Internet “debaters” are quick to mention that correlation is not causation — when it favors their case.
But when it doesn’t, they’re quick to make a claim they cannot: that out of all the possibilities, the one they pick is the sole cause.
Usually, they’ve confused cause and effect, because a cause sets in motion a chain of effects, ultimately ending up at a final state. But it’s easy to confuse those effects in the middle with the end result.
Here’s a good case in point:
According to a new federal study, women with a college education are much more likely to be married than are women who have never graduated from high school. And men and women who married after the age of 25 have lower divorce rates than couples who were married at younger ages.
We could have predicted these results. The US family system, which once differed little by class or region, has become a marker of race, culture, and religion. A new â€œblueâ€ family paradigm has handsomely rewarded those who invest in womenâ€™s as well as menâ€™s education and defer childbearing until the couple is better established. These families, concentrated in urban areas and the coasts, have seen their divorce rates fall back to the level of the 1960s, incomes rise, and nonmarital births remain rare. With later marriage has also come greater stability and less divorce. – Christian Science Monitor
So many factors remain unanalyzed here that it’s comical to draw the conclusions this writer did.
The family paradigm isn’t “blue” at all — it has to do with social class. The upper middle classes concentrate in these areas, and they tend to get educated and defer marriage in favor of career, then throw it away and be stay-at-home moms. They’ve done this for over a hundred years. In the old days, education wasn’t so much college as high school and apprenticeship. But it happened.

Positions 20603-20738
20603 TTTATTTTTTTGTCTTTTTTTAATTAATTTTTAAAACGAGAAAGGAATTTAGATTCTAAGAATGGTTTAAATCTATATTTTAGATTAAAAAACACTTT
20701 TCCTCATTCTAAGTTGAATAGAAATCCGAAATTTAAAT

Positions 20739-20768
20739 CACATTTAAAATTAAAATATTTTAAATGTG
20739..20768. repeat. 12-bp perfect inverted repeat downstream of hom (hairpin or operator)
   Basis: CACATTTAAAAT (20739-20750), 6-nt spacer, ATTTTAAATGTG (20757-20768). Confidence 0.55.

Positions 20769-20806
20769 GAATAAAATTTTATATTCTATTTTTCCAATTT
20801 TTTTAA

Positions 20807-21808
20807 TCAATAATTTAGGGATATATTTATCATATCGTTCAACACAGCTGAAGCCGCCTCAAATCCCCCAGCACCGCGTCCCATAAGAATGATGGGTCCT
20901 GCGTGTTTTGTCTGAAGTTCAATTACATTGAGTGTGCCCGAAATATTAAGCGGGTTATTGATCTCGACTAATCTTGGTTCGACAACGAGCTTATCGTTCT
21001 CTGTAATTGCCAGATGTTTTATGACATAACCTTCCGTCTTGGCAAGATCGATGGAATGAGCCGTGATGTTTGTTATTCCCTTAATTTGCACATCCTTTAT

In the red states, there’s less of the city wealth, and more lost people. But it doesn’t mean the upper middle classes there don’t do the same thing.
Of course, it was convenient for the authors of these studies to ignore such ideas. They don’t get any points for writing about class; that’s potentially offensive. But claim that the city lifestyle is, contrary to all indicators, brilliantly healthy — and then you’ve got lots of eager blank faces hoping you’re right. And they buy your books and vote you into office and so on.
As the media focuses on Senate votes and market debacles, though, there is a larger issue that threatens to rip the country apart. That issue is race.
The findings of a recent report by my organization, the Applied Research Center, and our partners in eight states indicate the importance of racial equity across the board.
The findings illustrate how a racially conscious approach to lawmaking is essential to rooting out institutional racism. Taking equity into account means addressing the causes of inequality and racially disparate outcomes.
We found that when elected officials consciously considered the effects of policy proposals and budget measures mindful of racial issues, they increased the stateâ€™s ability to address racial disparities and prevent unintended consequences that harm whole communities. – Christian Science Monitor
We’re measuring effects here, not causes. We’re hoping to ascertain a cause from an effect, without considering all the factors that guided this cause-effect cycle.
While I agree with the author of the article, her logic is sloppy — and that lays the seeds that drive us further from hope of sanity, not closer to it.